And so he sat on the top step and screamed and screamed and screamed and screamed. What was I going to do? Threaten not to take him to school? That wouldn't have worked because I had to take Aaron, plus I had to go to work. He wasn't listening to any of my bribes, I couldn't think of a plausible (and situation-appropriate) threat, my back was really hurting so I didn't want to carry him, so I was basically out of options. I honestly don't remember how I coaxed him down the stairs, though I do remember promising to pick him up as soon as he got to the driveway. He screamed and sobbed with every step.
Please bear in mind that this kid has been running and jumping and climbing stairs since before we met him 15 months ago.
I got the sobbing, wimpering child into the car, went and picked up Aaron and drove to school. When we parked the car, Julian wimpered to be picked up and I obliged (I refuse to have a meltdown in a busy parking lot) and carried him into the school. When we got into the foyer, I put him down. It's a long hallway down to his classroom and my back hurt and he's frankly too big to carry around all the time. He's over 30 lbs, he's over 3 feet tall (keep in mind that I'm only 5 feet tall), he's simply too big to carry all the time.
So he stood in the entrance to the school and screamed. And screamed. And screamed. And cried. And screamed some more. Then he stomped his feet (while screaming), screamed some more, and cried and stuck his lower lip out so far he would have tripped over it if he'd been willing to walk.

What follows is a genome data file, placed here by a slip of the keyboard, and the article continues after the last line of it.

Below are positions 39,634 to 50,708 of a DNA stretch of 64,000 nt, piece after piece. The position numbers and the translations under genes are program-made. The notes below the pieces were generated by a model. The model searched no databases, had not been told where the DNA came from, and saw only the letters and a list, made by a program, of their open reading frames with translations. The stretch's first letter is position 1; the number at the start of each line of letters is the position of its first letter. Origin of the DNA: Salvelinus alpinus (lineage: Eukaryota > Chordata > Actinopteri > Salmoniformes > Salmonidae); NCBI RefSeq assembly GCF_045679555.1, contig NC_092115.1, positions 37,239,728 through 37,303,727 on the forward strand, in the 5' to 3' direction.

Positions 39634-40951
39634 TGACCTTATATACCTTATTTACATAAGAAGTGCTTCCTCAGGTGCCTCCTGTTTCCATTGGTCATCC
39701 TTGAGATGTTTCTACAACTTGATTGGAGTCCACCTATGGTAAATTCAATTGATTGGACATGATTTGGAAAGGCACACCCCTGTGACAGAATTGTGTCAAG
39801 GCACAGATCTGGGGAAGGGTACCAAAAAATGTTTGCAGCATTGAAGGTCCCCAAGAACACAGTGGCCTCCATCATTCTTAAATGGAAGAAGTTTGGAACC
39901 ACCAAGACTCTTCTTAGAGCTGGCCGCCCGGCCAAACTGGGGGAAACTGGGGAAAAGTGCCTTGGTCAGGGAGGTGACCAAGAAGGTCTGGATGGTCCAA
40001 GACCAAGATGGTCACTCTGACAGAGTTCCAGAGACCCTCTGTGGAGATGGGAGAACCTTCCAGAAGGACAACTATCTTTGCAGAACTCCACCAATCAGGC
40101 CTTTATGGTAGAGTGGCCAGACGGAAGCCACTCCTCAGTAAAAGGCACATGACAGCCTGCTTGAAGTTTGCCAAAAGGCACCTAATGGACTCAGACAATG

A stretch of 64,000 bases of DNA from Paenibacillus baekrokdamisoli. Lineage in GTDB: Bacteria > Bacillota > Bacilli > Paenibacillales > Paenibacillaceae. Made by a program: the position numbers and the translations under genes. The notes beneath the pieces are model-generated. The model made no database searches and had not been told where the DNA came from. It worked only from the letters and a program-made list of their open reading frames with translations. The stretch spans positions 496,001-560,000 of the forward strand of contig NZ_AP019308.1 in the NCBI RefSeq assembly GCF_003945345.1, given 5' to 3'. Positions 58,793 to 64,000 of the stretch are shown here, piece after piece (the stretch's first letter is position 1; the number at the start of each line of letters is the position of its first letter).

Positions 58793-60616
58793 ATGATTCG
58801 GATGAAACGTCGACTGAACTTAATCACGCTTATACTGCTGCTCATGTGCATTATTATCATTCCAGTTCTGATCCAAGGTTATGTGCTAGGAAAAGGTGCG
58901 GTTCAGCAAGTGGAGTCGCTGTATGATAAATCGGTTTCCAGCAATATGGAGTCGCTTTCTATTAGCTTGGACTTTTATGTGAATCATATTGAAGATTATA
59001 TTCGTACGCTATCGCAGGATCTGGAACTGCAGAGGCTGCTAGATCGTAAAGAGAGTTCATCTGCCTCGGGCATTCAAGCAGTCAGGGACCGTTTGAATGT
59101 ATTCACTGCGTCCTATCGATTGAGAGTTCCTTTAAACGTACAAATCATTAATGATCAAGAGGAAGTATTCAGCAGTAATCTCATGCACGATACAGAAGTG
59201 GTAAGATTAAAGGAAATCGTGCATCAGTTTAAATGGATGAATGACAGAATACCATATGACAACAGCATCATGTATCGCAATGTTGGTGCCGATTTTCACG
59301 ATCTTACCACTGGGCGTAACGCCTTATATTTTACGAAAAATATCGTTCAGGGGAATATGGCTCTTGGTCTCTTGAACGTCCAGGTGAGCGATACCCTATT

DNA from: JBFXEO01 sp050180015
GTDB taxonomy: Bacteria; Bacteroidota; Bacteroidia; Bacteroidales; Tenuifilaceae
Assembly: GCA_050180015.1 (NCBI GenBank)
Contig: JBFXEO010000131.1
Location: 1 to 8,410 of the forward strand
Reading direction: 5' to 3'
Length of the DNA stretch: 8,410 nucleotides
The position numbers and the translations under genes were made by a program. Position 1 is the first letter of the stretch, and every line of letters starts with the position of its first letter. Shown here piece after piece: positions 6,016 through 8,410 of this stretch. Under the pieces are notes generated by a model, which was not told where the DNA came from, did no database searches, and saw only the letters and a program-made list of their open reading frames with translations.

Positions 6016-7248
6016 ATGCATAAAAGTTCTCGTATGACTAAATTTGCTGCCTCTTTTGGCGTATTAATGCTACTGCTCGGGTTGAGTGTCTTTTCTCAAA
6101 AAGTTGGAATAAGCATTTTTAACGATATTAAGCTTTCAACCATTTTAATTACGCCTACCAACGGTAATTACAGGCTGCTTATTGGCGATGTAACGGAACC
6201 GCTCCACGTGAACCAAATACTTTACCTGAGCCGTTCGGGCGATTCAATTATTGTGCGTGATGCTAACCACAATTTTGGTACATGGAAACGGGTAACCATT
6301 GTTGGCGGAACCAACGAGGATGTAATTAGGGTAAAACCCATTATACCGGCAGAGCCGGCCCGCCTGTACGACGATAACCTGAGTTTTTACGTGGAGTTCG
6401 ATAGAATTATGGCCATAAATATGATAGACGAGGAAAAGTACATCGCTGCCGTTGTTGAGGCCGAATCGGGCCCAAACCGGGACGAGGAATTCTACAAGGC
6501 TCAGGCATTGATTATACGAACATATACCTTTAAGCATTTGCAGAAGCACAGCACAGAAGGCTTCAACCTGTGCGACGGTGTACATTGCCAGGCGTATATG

Parents were passing me by, not making eye contact, students were gawking, administrators were pleading with their eyes for me to just give the kid what he wanted. But I am just as stubborn as him. Plus, I really, really, really didn't want to carry him down there and my back really did hurt (I have been sleeping funny and waking up all bent out of shape, literally).
Finally, I kneeled down next to him and put my arms out (which he took as me offering to pick him up, so he took the bait), gave him a big hug and held him tight. I stayed there and told him (calmly) that I love him and I'm going to be by his side. "I will give you hugs, and I will give you lots of kisses, and I will hold your hand, and I will tell you how much I love you, but I cannot carry you to class. Are you ready to walk with me?" "No, Eema! I want picka-up!" "Eema will pick you up and hold you and hug you and give you kisses and tell you how much you are loved, but I cannot carry you to class. Are you ready to hold Eema's hand and walk to see Morah Wendy?"
And, at last, the words I wanted to hear: "Okay Eema," he wimpered. He took my hand and walked slowly down the hall with me, wimpering with every step, holding back sobs, but not screaming. When he started to get upset again, I kneeled down next to him and gave him hugs and kisses and told him how much I love him. And I took his hand and we walked (slowly and with much drama and wimpering) to his class room. When we got there he immediately clung to my skirt and cried and I picked him up and gave him smooches and hugs and told him I loved him. And he wimpered.
And then he saw the fish in the tank and off he went. I ceased to exist at that moment.
Today was more of the same, but no Aaron and it took a lot longer to convince him to walk by himself. The four-year-old teacher told me I was doing the right thing and not to worry; this was a school after all, they are used to temper tantrums and the teachers would rather have a parent not give in to everything than the parent who does.
I'd say it's a morning thing, but he does the same thing coming home. And only for Seth and me. So it seems like it's an attachment issue. I hope that my reassurances take hold at some point. I can't go through this every morning!